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Rebuilding your childcare business after lockdown – Part 1

date July 3, 2020Rebecca Martland


Coronavirus has hit an already struggling childcare sector hard. According to, 15% of the UK’s early years providers are set to permanently close as a result of coronavirus. A survey of more than 6,000 providers conducted in May 2020 by the Early Years Alliance suggested starker figures, with 25% of respondents saying it was ‘somewhat unlikely’ or ‘very unlikely’ that they would be operating in 12 months’ time, and that 69% of providers expect to operate at a loss over the next six months. Figures collated by Ceeda show that around three-quarters of all settings are currently open but with occupancy averaging at just 38% in the week commencing 1 June compared to 77% occupancy in the same period last year.

With these figures in mind, it is imperative that settings begin to rebuild their occupancy as quickly as possible if permanent closures are to be avoided. In this blog, Early Years Consultant and trainer Rebecca Martland explores why occupancy levels remain low and in part 2, will examine some of the ways in which providers can address this issue.

Why are existing parents not returning?

Some parents are choosing not to send their children to school or childcare even though they are eligible to do so. An Early Years Alliance survey of 4,490 parents of under-fives found that only 45% were planning to return to childcare when settings reopened from 1 June. The most commonly given reasons for not returning were:

  • Concerns about the safety of their children (74%)
  • Concerns about the safety for their wider family (63%)
  • Concerns about the safety of setting staff or their childminder (58%)

Fear for people’s safety is evidently a major factor influencing parent’s decisions not to return but there are other possible reasons for their reluctance, that might include:

  • Parent/s have lost their job/s or been furloughed so childcare is not needed.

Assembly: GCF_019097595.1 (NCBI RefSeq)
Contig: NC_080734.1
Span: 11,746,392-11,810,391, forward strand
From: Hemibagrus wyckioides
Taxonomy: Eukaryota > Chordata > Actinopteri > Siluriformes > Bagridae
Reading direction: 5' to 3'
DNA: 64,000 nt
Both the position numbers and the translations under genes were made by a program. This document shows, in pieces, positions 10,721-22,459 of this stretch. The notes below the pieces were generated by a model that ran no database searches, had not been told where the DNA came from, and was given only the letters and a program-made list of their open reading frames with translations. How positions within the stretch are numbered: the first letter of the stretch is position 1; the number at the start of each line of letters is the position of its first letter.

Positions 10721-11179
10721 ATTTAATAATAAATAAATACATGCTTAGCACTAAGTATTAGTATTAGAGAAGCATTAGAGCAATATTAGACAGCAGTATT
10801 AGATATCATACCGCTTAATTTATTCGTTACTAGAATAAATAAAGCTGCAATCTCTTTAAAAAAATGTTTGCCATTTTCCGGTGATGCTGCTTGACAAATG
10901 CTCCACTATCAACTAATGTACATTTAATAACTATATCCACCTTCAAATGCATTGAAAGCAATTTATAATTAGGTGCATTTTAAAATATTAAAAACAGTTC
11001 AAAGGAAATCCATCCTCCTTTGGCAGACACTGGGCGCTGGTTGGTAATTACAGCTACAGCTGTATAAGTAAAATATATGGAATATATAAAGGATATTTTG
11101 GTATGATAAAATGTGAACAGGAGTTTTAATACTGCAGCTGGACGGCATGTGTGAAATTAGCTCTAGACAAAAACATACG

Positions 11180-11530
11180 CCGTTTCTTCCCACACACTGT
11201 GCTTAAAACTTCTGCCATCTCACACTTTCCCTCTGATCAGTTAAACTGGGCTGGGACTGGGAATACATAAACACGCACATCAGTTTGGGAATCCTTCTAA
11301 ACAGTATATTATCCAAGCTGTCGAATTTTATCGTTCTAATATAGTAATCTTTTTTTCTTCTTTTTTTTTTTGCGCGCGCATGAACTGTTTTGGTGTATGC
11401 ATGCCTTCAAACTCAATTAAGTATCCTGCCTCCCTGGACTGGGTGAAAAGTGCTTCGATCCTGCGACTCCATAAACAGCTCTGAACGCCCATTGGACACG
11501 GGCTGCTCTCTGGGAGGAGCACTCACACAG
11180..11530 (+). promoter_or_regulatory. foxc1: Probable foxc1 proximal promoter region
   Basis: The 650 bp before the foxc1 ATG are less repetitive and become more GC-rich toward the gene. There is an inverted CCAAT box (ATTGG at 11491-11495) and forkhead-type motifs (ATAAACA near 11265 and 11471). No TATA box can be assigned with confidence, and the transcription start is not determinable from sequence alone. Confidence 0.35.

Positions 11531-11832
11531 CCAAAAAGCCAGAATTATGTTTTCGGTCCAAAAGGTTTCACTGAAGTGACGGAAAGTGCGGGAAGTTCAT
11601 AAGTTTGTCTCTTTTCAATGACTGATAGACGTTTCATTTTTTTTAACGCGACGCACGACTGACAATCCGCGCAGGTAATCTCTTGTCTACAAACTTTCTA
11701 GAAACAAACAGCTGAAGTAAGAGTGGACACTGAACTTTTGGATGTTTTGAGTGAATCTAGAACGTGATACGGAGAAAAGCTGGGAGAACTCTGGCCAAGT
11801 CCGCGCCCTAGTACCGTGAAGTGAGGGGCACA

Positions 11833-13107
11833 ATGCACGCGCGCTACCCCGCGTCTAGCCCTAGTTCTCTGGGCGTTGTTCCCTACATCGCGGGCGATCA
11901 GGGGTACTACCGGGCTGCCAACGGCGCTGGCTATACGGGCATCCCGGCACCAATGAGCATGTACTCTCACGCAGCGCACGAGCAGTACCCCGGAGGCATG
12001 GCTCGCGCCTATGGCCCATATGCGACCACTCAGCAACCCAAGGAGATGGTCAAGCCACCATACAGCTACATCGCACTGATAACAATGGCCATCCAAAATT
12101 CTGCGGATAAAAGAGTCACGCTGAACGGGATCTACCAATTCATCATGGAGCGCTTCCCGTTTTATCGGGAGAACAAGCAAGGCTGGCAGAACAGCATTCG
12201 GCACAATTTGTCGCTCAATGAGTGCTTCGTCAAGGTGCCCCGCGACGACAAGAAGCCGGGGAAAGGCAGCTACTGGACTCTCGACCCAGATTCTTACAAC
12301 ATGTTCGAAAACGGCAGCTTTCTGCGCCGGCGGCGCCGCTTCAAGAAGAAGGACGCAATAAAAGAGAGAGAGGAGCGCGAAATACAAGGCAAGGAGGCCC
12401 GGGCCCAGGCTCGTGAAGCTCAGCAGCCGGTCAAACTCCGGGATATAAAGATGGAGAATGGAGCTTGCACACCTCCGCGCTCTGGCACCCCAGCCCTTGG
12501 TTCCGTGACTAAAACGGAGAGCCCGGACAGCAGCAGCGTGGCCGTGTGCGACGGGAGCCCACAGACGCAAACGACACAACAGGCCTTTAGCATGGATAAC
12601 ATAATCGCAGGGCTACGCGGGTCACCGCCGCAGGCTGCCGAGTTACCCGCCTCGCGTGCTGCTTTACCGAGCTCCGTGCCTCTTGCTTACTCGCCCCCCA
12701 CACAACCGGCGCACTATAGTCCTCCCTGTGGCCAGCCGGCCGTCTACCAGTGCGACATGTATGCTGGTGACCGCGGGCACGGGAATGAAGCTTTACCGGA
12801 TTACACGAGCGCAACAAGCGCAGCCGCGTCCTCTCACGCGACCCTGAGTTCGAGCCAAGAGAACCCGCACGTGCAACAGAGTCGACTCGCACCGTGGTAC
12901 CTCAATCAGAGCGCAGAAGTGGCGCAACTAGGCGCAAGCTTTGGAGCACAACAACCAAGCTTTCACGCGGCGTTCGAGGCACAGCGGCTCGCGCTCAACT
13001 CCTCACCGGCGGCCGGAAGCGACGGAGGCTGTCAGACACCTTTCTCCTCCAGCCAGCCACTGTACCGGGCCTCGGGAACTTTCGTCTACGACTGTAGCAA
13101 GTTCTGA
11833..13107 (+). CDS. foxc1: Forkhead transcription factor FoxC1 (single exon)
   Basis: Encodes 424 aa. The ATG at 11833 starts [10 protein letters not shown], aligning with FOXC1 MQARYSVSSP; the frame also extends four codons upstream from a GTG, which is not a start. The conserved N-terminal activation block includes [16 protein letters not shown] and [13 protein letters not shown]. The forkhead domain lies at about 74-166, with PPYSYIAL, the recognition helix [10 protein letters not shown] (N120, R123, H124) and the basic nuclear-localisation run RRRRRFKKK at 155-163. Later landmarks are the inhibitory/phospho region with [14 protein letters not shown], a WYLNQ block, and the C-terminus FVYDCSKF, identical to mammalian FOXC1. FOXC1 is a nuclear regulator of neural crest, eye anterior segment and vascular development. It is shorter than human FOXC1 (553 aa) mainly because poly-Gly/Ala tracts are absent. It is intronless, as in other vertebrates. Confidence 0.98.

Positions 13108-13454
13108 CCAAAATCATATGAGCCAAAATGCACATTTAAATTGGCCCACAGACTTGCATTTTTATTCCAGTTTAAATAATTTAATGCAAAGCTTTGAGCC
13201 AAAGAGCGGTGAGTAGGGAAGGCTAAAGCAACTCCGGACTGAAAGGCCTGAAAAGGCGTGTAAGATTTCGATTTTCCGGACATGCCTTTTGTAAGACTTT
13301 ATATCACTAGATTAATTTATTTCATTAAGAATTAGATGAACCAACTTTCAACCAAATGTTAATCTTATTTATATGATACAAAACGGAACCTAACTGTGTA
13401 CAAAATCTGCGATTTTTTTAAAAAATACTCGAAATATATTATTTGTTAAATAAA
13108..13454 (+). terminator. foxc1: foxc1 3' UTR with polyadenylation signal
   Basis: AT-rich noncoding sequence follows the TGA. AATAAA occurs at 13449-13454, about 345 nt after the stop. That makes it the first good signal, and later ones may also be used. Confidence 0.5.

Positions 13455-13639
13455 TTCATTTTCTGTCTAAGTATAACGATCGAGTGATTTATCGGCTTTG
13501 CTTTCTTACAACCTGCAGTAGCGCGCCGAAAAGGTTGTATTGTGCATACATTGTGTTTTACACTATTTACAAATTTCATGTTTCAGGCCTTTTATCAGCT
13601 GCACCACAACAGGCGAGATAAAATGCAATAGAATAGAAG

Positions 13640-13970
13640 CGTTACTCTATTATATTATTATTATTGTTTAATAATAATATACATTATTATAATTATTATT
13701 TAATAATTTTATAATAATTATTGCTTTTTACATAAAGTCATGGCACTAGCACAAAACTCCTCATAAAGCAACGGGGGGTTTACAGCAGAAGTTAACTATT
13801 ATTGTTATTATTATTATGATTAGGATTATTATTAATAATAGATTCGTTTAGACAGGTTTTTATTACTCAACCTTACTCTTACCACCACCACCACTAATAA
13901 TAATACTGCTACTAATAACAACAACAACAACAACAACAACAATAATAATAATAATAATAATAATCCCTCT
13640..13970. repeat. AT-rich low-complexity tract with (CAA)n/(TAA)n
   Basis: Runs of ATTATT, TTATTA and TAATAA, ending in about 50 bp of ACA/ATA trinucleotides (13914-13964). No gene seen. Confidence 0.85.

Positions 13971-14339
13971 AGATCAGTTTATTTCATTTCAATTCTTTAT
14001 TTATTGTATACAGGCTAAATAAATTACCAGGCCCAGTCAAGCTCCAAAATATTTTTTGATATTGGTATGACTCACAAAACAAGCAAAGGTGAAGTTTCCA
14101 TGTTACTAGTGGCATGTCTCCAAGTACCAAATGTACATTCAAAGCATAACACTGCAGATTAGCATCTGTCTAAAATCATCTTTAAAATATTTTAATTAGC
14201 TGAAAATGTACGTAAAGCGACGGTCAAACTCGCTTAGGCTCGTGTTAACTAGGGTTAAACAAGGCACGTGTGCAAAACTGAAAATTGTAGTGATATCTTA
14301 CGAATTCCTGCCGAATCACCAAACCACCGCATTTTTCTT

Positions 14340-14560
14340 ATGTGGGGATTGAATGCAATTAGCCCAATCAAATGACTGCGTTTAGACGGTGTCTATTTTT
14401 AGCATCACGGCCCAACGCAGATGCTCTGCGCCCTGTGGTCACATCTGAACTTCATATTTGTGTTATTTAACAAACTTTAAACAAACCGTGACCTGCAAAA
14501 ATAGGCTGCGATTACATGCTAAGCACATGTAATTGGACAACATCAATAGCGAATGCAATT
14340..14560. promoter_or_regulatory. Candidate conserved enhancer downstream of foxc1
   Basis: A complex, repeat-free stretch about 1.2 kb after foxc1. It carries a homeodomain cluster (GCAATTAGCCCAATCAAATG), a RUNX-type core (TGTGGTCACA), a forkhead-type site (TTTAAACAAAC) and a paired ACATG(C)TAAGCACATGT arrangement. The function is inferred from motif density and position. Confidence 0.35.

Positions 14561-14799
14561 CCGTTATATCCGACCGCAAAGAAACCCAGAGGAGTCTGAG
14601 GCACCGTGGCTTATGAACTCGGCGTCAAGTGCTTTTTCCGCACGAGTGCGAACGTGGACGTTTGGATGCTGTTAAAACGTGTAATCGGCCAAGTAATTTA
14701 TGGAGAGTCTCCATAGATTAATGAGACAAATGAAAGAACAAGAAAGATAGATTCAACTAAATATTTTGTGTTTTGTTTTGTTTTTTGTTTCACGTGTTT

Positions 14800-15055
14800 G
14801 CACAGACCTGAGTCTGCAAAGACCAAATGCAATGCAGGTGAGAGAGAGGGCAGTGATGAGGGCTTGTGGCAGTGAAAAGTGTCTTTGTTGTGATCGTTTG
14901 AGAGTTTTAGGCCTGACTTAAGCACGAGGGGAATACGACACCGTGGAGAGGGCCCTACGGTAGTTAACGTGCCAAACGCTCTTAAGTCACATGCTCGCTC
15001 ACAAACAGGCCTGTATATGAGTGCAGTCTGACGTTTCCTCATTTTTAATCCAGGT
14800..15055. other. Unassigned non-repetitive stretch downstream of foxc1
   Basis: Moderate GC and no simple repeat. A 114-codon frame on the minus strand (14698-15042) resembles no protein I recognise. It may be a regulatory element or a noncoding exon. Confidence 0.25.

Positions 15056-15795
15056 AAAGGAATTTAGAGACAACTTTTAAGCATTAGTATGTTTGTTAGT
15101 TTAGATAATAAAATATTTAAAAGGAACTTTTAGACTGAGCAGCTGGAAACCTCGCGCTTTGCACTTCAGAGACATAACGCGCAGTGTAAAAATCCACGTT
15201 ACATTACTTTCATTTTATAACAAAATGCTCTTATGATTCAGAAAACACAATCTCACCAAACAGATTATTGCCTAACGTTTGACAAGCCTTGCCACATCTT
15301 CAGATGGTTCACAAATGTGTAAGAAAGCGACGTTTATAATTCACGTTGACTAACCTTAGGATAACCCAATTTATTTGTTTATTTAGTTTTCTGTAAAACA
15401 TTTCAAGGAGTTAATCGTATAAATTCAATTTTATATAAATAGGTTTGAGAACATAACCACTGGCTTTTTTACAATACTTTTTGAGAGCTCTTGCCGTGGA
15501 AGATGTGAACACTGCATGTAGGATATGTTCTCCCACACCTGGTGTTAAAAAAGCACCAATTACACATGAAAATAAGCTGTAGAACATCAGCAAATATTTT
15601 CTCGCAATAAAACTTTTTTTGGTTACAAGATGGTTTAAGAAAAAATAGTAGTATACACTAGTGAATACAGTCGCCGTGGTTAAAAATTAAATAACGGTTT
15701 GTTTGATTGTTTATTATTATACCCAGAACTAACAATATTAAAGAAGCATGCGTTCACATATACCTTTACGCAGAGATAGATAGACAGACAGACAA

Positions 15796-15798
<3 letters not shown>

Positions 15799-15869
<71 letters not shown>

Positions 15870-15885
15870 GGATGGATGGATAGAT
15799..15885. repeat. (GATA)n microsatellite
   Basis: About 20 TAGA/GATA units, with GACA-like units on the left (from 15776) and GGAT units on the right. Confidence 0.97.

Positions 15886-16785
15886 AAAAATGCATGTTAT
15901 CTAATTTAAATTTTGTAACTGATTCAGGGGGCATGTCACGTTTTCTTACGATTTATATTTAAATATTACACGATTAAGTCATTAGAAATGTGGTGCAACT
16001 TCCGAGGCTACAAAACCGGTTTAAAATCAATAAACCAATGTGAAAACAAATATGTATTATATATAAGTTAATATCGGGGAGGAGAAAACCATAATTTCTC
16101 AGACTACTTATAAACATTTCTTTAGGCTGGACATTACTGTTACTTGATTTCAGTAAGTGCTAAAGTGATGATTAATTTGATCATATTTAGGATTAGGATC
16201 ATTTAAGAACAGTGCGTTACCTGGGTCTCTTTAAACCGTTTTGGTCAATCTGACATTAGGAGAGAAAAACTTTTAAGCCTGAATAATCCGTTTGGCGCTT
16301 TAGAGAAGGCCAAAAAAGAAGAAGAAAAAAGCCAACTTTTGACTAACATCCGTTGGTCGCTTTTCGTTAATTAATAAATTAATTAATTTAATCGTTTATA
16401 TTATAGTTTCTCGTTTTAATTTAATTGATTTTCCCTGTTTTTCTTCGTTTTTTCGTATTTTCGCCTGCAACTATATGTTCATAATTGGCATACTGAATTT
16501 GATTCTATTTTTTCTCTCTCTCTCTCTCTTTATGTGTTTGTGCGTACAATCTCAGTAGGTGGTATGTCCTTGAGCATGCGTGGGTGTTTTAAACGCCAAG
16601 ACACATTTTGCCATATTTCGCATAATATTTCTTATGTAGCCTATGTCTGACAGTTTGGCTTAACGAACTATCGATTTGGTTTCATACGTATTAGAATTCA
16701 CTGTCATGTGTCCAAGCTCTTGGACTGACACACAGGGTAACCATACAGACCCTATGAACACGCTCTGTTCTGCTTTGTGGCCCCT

• Parent/s have enjoyed the time spent at home with their children and decided not to return to work, or to find a way to balance work and home-schooling together.
  • Parent/s cannot afford childcare.
  • Parent/s working from home and finding that juggling childcare and work is manageable.
  • There are other children at home who are not in an eligible group for childcare so the parents have decided to keep all the children at home.
  • The child attends another setting that has imposed a ‘one setting only’ rule.
  • The child attended a different setting whilst their usual one was closed and is making this arrangement permanent.
  • There are health concerns regarding the child or a family member: they are clinically vulnerable or clinically extremely vulnerable (shielding).

woman holding baby crying

Why are new parents not signing up?

Many of the reasons for existing parents not returning also apply to potential new parents. Additional factors might include:

  • Parents may not be aware of the setting or not aware that the setting is open.
  • Parents may be confused over government guidance regarding who can use childcare.
  • Parents may be confused regarding childcare in general: what/who to choose; financial support available etc.
  • The child may already attend another setting and parents have been told they cannot share the care.

Overcoming issues and barriers

  1. Communication is key